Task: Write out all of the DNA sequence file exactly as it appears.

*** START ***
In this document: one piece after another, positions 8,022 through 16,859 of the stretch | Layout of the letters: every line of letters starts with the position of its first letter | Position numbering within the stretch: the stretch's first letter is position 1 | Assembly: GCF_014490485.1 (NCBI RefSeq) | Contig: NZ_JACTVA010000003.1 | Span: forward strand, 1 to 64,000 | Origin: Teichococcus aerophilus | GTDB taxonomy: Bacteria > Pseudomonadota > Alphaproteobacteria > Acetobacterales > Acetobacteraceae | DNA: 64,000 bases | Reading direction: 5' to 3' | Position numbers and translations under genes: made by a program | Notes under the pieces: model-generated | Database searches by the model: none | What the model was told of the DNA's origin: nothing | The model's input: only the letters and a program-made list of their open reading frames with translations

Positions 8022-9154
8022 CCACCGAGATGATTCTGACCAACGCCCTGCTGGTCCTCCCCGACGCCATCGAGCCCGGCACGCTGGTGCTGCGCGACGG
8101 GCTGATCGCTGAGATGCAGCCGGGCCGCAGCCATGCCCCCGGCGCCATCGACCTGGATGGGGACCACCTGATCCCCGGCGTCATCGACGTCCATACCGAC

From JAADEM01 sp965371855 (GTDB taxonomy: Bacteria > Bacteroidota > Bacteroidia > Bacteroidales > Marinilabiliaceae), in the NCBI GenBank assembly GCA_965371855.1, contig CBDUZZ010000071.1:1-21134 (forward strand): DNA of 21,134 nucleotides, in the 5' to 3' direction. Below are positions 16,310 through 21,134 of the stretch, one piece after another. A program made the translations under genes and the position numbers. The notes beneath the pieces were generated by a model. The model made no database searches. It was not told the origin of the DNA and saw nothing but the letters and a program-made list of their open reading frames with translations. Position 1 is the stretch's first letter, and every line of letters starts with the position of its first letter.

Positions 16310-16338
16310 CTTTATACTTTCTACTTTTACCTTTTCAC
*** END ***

In this document: one piece after another, positions 8,022 through 16,859 of the stretch | Layout of the letters: every line of letters starts with the position of its first letter | Position numbering within the stretch: the stretch's first letter is position 1 | Assembly: GCF_014490485.1 (NCBI RefSeq) | Contig: NZ_JACTVA010000003.1 | Span: forward strand, 1 to 64,000 | Origin: Teichococcus aerophilus | GTDB taxonomy: Bacteria > Pseudomonadota > Alphaproteobacteria > Acetobacterales > Acetobacteraceae | DNA: 64,000 bases | Reading direction: 5' to 3' | Position numbers and translations under genes: made by a program | Notes under the pieces: model-generated | Database searches by the model: none | What the model was told of the DNA's origin: nothing | The model's input: only the letters and a program-made list of their open reading frames with translations

Positions 8022-9154
8022 CCACCGAGATGATTCTGACCAACGCCCTGCTGGTCCTCCCCGACGCCATCGAGCCCGGCACGCTGGTGCTGCGCGACGG
8101 GCTGATCGCTGAGATGCAGCCGGGCCGCAGCCATGCCCCCGGCGCCATCGACCTGGATGGGGACCACCTGATCCCCGGCGTCATCGACGTCCATACCGAC

From JAADEM01 sp965371855 (GTDB taxonomy: Bacteria > Bacteroidota > Bacteroidia > Bacteroidales > Marinilabiliaceae), in the NCBI GenBank assembly GCA_965371855.1, contig CBDUZZ010000071.1:1-21134 (forward strand): DNA of 21,134 nucleotides, in the 5' to 3' direction. Below are positions 16,310 through 21,134 of the stretch, one piece after another. A program made the translations under genes and the position numbers. The notes beneath the pieces were generated by a model. The model made no database searches. It was not told the origin of the DNA and saw nothing but the letters and a program-made list of their open reading frames with translations. Position 1 is the stretch's first letter, and every line of letters starts with the position of its first letter.

Positions 16310-16338
16310 CTTTATACTTTCTACTTTTACCTTTTCAC